“I told Jay Roach, who directed and did a beautiful job, ‘Let me go out on this limb and go out there, because I don’t know how far out I should go,'” the Emmy-winning actor said in an interview for the Actors/Directors/Writers issue of TheWrap Magazine. “If you start to hear the limb cracking, just bring me back.”
Cranston’s source material ranged from audio and video tapes of Trumbo to conversations with Trumbo’s daughters — where he learned about some of his character’s personality quirks.
“The daughters were incredibly helpful, as was his daughter-in-law, Nancy Escher, who was married to Chris Trumbo, who has passed away five, six years ago,” said Cranston, who just earned Golden Globe and SAG Award nominations for his performance. “They very lovingly said, ‘There are times when I’m looking up at the screen and see my dad. That’s him.'”
The movie is important for Cranston, as it delivers an important message about an event in which many were stripped of their civil liberties. “Trumbo” follows the Hollywood 10 as they were blacklisted in the industry in the ’40s and ’50s for their membership in the Communist party. To find work, Trumbo used an alias and wrote screenplays for big studios like “Roman Holiday” and “Spartacus.”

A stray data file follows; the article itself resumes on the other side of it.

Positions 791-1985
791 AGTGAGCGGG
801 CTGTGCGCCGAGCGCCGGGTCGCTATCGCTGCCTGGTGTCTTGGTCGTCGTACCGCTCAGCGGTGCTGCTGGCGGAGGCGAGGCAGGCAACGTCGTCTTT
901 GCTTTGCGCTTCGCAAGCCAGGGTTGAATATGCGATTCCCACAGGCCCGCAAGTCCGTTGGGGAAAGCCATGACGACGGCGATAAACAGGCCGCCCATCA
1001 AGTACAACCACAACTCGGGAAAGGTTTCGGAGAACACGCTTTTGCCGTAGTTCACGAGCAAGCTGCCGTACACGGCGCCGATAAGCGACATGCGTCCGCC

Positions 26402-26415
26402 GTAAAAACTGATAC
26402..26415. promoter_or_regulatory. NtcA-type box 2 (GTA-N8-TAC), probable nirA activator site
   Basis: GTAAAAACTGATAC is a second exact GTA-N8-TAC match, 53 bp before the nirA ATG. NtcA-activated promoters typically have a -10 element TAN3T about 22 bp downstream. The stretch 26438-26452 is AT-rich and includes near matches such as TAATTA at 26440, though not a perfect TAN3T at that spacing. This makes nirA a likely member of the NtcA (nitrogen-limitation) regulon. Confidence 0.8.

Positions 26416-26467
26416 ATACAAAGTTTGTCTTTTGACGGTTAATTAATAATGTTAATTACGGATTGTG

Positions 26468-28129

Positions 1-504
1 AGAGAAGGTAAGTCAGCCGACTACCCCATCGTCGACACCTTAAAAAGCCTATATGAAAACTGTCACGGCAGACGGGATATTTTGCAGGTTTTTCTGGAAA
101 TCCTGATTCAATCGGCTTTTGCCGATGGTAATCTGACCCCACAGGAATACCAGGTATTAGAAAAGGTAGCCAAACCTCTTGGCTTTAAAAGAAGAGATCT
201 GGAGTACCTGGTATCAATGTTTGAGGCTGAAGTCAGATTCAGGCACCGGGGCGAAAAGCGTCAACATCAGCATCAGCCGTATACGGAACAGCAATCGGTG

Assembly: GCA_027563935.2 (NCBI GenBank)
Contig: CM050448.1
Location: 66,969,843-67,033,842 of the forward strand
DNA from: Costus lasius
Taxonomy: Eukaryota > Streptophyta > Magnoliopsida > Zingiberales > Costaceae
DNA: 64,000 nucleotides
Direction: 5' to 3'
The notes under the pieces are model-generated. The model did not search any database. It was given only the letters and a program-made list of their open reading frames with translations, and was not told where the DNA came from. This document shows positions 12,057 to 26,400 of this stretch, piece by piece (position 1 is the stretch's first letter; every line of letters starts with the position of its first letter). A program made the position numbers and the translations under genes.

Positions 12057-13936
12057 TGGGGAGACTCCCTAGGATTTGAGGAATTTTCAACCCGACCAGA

“Civil liberties were in jeopardy of being lost,” Cranston said. “In fact, they were. And these men went to prison for committing no crime, just not cooperating with this overreaching branch of government. Then they were stripped of their ability to earn a living in their chosen field, to be responsible for their families. They lost homes, families broke up, marriages split apart, there were some suicides. It was an ugly thing.”
Watch the video above. And click here to read more from the Actors/Directors/Writers issue of TheWrap Oscar Magazine.